The Bumblers Have Returned

I'm referring to the large, fuzzy, pollen-collecting bumblebees, of course. Not some synonymous "blunderer, botcher, bungler, butcher, fumbler, sad sack, stumbler." These bumblebees love the columbine and lupine growing in my wildflower garden beside the house. Last year they appeared much earlier in June, so I was concerned, wondering if I'd see them again, but… Continue reading The Bumblers Have Returned

Prescribed Burns

My last post described the twin events of spring in the forests of Idaho's central mountains: blooming wildflowers and prescribed burns. By pure happenstance, the Forest Service decided to do prescribed burns in my two favored locations for springtime runs and hikes with my dogs: in the forest just a mile above my house, and… Continue reading Prescribed Burns

Spring in the Forest: Blooms and Burns

The morning of May 12th I awoke to the smell of smoke in the air, that pleasant sitting-around-a-campfire smell. At daybreak, I could also see it, hovering over the ground like a thin, dirty-white veil, wrapping my house and everything on the valley slope as it slowly rose to meet the forest. The feature photo… Continue reading Spring in the Forest: Blooms and Burns

Point of View

I continue pursuing emerging wildflowers as spring progresses in Idaho's mountains. I'm obsessed. I dream of a quiet man who explains nothing and defends nothing, but only knows where the rarest wildflowers are blooming, and who goes, and finds that he is smiling not by his own will.Wendell Berry A friend, Karen S, recently recommended… Continue reading Point of View

Happy Spring Equinox!

It hardly looks like spring here in Idaho's mountains. The ground is still covered in well over a foot of snow. Many in more temperate climates are already greeting crocuses and daffodils, and cherry trees are blossoming. She turned to the sunlightAnd shook her yellow head,And whispered to her neighbor:“Winter is dead.”A. A. Milne Not… Continue reading Happy Spring Equinox!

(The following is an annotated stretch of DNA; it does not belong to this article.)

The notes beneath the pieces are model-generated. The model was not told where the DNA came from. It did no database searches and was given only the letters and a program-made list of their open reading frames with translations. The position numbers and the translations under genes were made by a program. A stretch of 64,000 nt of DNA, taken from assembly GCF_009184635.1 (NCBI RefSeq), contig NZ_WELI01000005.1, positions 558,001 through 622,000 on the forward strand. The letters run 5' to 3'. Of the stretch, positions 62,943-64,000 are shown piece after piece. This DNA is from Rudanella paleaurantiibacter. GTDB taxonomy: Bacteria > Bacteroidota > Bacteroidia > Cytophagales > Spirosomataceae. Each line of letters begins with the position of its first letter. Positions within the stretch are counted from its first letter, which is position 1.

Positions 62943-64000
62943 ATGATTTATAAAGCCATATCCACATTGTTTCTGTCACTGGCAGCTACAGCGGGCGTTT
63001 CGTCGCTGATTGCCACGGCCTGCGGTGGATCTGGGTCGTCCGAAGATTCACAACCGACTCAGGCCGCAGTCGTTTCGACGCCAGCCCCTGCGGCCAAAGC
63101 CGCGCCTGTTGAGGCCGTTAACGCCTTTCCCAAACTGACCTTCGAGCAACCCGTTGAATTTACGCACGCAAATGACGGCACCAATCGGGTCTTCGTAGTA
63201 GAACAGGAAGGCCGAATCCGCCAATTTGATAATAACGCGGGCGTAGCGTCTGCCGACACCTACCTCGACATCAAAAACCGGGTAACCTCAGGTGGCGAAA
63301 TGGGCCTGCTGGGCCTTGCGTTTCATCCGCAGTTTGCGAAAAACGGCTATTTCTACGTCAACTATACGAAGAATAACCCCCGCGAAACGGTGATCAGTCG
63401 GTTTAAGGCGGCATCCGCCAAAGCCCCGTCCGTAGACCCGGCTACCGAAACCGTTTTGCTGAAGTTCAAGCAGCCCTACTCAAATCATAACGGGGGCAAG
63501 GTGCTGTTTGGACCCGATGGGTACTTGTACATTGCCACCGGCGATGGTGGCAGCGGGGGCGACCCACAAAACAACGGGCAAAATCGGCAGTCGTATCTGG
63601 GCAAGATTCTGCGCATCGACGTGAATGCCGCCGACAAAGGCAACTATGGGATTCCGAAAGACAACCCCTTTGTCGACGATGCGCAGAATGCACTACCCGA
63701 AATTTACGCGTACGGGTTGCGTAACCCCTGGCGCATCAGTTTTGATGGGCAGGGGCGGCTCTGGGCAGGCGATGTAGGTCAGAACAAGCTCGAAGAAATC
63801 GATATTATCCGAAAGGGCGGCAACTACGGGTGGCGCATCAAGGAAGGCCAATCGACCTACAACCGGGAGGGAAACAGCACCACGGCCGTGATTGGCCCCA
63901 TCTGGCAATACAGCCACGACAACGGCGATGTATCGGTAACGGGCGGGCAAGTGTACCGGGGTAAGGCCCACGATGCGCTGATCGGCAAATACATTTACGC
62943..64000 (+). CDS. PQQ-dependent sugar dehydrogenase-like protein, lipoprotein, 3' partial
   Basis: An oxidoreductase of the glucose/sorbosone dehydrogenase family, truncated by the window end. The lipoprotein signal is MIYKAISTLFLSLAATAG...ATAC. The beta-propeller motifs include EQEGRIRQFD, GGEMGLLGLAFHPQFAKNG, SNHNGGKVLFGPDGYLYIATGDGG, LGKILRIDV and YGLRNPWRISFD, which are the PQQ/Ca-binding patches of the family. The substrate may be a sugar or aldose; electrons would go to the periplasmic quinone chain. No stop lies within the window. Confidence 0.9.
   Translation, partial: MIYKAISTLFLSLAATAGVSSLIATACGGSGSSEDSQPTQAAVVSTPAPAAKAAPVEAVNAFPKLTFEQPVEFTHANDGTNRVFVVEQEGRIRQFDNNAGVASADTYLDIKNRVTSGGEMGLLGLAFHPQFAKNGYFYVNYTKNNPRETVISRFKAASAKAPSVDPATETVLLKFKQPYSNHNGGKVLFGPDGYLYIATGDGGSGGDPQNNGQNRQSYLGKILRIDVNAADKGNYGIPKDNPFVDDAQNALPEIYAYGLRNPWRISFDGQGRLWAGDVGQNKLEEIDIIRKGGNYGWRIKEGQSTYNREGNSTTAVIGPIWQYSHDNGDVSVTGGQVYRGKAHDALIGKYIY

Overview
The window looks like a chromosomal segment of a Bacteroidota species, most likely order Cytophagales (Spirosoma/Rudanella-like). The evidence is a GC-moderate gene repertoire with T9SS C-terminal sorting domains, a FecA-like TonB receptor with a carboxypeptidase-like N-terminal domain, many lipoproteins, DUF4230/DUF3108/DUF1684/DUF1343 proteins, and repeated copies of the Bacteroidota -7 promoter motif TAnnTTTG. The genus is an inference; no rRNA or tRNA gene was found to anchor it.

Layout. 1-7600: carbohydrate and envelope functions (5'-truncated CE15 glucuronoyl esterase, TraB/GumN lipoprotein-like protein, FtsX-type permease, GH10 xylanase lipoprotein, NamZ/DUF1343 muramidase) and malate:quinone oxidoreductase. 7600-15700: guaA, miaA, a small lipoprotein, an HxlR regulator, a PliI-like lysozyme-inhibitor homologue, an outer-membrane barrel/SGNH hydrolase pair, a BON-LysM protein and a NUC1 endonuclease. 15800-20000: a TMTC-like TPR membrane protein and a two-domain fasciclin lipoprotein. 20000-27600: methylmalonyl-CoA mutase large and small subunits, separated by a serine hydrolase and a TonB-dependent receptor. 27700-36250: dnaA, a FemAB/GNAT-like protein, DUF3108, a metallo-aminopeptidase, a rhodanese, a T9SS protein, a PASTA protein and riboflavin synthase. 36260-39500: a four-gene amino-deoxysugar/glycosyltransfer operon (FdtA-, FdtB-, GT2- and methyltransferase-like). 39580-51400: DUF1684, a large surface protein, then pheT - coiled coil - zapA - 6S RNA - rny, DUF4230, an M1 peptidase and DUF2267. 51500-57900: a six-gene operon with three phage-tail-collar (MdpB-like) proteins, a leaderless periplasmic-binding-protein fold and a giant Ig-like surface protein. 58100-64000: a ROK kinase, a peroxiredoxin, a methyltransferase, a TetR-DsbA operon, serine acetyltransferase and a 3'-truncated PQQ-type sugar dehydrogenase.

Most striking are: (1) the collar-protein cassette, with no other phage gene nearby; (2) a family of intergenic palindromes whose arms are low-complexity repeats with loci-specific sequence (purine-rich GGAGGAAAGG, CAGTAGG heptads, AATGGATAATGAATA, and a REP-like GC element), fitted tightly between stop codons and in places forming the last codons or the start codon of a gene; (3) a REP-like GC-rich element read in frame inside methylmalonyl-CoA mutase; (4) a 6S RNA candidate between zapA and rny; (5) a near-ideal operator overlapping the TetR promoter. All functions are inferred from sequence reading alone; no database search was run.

A Fool in Love (with Nature)

More foolishness fills our days following the previous post about spring, or more precisely, the "fool's spring" that tempts people living in the mountains into believing that winter is over. Fool's spring is a tease. But a delightful tease. If the past few days are representative of "fool's spring" in the mountains of Idaho, then… Continue reading A Fool in Love (with Nature)

Fool’s Spring

Living in the mountains, one quickly learns that predicting weather in March is a fool's errand. For several weeks, the swings between winter and spring are wild and seemingly random. Nature teases with warm days of sunshine, melting the long winter's snow pack on the ground and inviting you to step outside without jacket, hat… Continue reading Fool’s Spring

Icicles

Snow and icicles are winter's bonded pair. Icicles are beautiful. Ephemeral. Tough yet brittle. Marvels of nature's mixture of warm and cold, temporary sculptures tickling our senses while reminding us that nothing lasts forever. Winter giveth the fields, and the trees so old, their beards of icicles and snow.Henry Wadsworth Longfellow It's not only the… Continue reading Icicles

Raven Check-in

It has been a long while since Conall caught a vole in the yard, so his food bank for the local raven pair has been bare. I worried that the ravens had given up on us as I hadn't seen or heard them much recently. Now I realize that was mostly due to weather. We've… Continue reading Raven Check-in

Snow and Voles: the Drama Continues

The snow just keeps falling. And accumulating. I measured 40 inches (101.6 cm) on the ground this morning, February 17, 2021. Forecast calls for more snow over the next several days. Ullr - the Norse god of snow and patron saint of skiers - sure is delivering this winter. Skiers are happy. My last post… Continue reading Snow and Voles: the Drama Continues